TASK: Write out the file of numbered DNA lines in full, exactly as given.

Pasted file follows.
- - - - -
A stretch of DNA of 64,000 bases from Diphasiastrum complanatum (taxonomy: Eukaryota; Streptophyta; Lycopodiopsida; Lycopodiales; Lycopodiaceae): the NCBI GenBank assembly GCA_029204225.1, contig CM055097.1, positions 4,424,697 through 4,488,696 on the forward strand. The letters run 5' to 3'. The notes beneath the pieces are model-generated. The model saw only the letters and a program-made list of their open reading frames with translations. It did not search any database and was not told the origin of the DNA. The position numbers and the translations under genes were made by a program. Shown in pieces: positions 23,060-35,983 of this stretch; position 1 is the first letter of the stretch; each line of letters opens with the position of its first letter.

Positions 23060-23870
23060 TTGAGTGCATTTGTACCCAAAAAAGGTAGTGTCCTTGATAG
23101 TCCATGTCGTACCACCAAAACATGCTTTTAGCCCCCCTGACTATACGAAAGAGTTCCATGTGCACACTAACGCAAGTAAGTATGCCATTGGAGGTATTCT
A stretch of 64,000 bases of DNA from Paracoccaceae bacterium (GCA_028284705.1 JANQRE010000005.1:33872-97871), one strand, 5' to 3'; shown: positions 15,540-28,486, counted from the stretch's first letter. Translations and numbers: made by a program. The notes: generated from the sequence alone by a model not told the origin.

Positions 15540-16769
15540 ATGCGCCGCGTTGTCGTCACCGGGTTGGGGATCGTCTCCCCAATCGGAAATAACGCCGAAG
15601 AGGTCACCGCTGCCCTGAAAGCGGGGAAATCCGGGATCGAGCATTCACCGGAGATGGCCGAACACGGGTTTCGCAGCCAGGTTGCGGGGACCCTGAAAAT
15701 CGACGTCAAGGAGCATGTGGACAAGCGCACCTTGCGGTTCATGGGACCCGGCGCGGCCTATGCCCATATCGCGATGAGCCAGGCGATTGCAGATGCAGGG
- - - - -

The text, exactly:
A stretch of DNA of 64,000 bases from Diphasiastrum complanatum (taxonomy: Eukaryota; Streptophyta; Lycopodiopsida; Lycopodiales; Lycopodiaceae): the NCBI GenBank assembly GCA_029204225.1, contig CM055097.1, positions 4,424,697 through 4,488,696 on the forward strand. The letters run 5' to 3'. The notes beneath the pieces are model-generated. The model saw only the letters and a program-made list of their open reading frames with translations. It did not search any database and was not told the origin of the DNA. The position numbers and the translations under genes were made by a program. Shown in pieces: positions 23,060-35,983 of this stretch; position 1 is the first letter of the stretch; each line of letters opens with the position of its first letter.

Positions 23060-23870
23060 TTGAGTGCATTTGTACCCAAAAAAGGTAGTGTCCTTGATAG
23101 TCCATGTCGTACCACCAAAACATGCTTTTAGCCCCCCTGACTATACGAAAGAGTTCCATGTGCACACTAACGCAAGTAAGTATGCCATTGGAGGTATTCT
A stretch of 64,000 bases of DNA from Paracoccaceae bacterium (GCA_028284705.1 JANQRE010000005.1:33872-97871), one strand, 5' to 3'; shown: positions 15,540-28,486, counted from the stretch's first letter. Translations and numbers: made by a program. The notes: generated from the sequence alone by a model not told the origin.

Positions 15540-16769
15540 ATGCGCCGCGTTGTCGTCACCGGGTTGGGGATCGTCTCCCCAATCGGAAATAACGCCGAAG
15601 AGGTCACCGCTGCCCTGAAAGCGGGGAAATCCGGGATCGAGCATTCACCGGAGATGGCCGAACACGGGTTTCGCAGCCAGGTTGCGGGGACCCTGAAAAT
15701 CGACGTCAAGGAGCATGTGGACAAGCGCACCTTGCGGTTCATGGGACCCGGCGCGGCCTATGCCCATATCGCGATGAGCCAGGCGATTGCAGATGCAGGG